Elizabeth Aguilera Senior Reporter, Health
Elizabeth Aguilera is a Senior Reporter for KPCC's health desk.
Elizabeth is an experienced, award-winning beat reporter who has spent the bulk of her career in print. For the past three years she was been a staff writer at U-T San Diego, where she covered immigration and demographics. In 2013, Elizabeth traveled to Mexico to cover cross-border sex trafficking. She covered urban affairs, immigration, and business during a seven-year stint at the Denver Post, and has also worked for the Orange County Register and Long Beach Press-Telegram.
Elizabeth says that, throughout her career, her work has focused on the intersection of people and policy.
An L.A. native, Elizabeth has a B.A. in political science and journalism from Pepperdine University, and a M.A in journalism from USC’s Annenberg School.
Stories by Elizabeth Aguilera
The UCLA biochemistry student is fighting her disease by helping others: she invented a glucose monitor, she counsels diabetic kids, and she's doing clinical research.
Cal-OSHA released mandatory guidelines for hospitals to follow to protect healthcare workers in the event of an Ebola case.
The highly regarded hospital is one of many that received poor scores on the CDC infection prevention report card. Officials say cutting infections is a complex challenge.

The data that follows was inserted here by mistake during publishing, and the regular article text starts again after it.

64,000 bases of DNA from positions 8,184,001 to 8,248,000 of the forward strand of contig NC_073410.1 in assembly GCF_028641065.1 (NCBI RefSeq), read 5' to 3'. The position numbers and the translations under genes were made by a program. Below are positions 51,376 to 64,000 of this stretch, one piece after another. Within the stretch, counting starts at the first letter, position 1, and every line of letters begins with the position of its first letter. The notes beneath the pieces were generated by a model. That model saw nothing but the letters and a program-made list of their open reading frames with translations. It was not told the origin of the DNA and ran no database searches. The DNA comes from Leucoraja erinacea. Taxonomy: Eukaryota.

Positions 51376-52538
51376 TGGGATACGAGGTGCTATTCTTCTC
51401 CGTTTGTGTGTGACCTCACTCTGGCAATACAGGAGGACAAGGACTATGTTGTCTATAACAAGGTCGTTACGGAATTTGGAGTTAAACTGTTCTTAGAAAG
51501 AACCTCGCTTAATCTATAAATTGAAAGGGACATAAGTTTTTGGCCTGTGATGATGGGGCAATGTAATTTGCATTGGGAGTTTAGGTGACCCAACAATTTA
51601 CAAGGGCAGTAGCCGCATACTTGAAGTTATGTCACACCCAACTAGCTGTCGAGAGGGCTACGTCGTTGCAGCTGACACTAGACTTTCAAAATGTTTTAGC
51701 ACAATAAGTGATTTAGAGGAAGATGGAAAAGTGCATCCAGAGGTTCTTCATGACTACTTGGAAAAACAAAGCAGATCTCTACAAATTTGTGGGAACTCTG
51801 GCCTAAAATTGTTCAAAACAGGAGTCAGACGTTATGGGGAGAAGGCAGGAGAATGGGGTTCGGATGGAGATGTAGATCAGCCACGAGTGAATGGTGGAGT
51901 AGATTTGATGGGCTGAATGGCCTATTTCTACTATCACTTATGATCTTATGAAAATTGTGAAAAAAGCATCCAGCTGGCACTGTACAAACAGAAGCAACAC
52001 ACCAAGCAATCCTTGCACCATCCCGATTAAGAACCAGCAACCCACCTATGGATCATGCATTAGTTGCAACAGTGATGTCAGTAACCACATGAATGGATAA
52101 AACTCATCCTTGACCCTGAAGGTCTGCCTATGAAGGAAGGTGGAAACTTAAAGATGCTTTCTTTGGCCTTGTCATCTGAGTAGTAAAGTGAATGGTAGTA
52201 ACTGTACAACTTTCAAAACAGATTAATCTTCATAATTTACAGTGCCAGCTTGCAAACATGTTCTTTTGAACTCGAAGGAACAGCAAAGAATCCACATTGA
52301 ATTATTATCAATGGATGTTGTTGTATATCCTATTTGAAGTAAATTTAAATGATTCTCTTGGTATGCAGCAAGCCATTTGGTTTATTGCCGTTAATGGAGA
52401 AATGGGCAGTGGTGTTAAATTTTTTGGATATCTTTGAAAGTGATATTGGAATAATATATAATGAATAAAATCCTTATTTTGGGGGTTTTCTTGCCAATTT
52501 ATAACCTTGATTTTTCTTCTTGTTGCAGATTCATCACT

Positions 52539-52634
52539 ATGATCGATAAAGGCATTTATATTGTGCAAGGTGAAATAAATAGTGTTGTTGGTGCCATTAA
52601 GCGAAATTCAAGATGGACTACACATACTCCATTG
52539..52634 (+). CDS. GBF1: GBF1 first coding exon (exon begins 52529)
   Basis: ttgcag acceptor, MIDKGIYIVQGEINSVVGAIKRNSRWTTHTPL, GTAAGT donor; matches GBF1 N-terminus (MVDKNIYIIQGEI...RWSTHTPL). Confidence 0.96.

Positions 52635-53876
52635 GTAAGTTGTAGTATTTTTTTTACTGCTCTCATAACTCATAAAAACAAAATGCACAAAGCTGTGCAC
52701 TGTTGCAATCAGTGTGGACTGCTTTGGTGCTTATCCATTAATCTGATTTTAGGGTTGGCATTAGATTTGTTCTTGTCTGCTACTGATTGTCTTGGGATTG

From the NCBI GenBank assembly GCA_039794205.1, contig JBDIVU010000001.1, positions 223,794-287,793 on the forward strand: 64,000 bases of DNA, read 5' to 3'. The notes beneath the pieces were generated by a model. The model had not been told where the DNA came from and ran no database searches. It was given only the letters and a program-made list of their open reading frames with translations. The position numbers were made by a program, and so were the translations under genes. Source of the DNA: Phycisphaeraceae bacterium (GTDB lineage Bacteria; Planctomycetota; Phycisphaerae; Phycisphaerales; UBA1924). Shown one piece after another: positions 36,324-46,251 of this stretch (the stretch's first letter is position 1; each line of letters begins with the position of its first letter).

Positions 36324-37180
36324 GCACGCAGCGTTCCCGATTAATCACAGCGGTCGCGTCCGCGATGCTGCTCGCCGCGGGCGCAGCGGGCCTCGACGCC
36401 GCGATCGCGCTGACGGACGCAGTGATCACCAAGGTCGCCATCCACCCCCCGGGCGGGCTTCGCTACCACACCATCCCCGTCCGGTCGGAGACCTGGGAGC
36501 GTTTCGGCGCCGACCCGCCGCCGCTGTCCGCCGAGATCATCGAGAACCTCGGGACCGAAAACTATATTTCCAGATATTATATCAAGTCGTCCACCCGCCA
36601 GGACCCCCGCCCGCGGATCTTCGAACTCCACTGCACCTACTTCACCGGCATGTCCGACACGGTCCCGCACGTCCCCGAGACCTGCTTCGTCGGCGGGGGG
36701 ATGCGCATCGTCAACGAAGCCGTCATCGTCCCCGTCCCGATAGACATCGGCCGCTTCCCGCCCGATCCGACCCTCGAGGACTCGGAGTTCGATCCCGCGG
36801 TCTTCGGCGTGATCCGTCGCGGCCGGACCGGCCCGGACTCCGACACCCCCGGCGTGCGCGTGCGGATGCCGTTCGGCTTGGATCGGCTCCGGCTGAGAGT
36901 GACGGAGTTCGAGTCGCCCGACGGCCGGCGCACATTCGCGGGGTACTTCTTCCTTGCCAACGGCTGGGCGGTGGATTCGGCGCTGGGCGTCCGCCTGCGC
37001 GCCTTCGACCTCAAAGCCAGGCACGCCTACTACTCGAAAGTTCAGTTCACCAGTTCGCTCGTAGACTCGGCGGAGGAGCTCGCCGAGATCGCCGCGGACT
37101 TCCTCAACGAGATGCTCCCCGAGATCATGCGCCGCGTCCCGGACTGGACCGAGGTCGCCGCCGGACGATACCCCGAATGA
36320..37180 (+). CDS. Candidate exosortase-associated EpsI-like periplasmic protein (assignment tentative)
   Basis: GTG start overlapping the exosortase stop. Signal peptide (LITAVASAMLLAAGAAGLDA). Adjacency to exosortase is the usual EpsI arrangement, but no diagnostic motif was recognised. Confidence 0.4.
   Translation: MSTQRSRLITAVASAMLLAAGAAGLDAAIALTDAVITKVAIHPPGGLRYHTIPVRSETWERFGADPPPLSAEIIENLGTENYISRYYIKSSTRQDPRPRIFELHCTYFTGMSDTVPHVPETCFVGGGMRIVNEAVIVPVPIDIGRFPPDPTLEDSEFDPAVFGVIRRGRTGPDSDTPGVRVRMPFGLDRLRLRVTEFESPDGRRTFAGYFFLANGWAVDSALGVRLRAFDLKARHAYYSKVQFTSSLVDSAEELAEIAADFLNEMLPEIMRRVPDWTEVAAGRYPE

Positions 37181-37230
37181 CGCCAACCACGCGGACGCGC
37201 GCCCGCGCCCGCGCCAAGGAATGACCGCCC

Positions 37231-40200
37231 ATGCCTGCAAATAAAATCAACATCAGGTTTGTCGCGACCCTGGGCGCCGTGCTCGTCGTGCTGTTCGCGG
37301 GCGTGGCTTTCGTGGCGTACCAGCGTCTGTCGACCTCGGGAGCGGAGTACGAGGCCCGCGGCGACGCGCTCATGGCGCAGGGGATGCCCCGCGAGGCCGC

County USC nurses Miguel Martinez and Elizabeth Patangan talk about why they agreed to help with any Ebola cases that might arise.
A coalition of unions and healthcare providers hosted an Ebola training that attracted more than 400 workers and more online.
A nurses union says hospitals should give all staff intensive Ebola training; hospitals say they need to focus on those most likely to have direct contact with a patient.
A new study shows non-Hispanic white children get Type 1 diabetes at higher rates than other groups of children.
Drobot, who pleaded guilty to a massive workers compensation fraud scheme, files a defamation suit against lawyers who have filed suits against him.
A slew of new cases were filed Friday against a former hospital executive and his network alleging counterfeit hardware was implanted in patients' spines.
The officials say the county has taken a number of steps, including training hospital employees on how to identify Ebola.
A study finds that more women with early stage cancer in one breast are choosing double mastectomy, but they are not improving their chances of surviving the cancer.
Health officials say all of the cases involve children 15 or younger. All are said to be in various stages of recovery. Officials expect more cases.
The governor said the bill was unnecessary, while indicating he would support legislation that contained "new and effective" ways to cut antibiotic use on the farm.
Thousands of families must prove legal residency by Tuesday or risk losing health insurance they bought through Covered California.
The Inland Empire's severe doctor shortage is focus of new UC Riverside Medicine School. It recruits and builds residencies to ease the problem.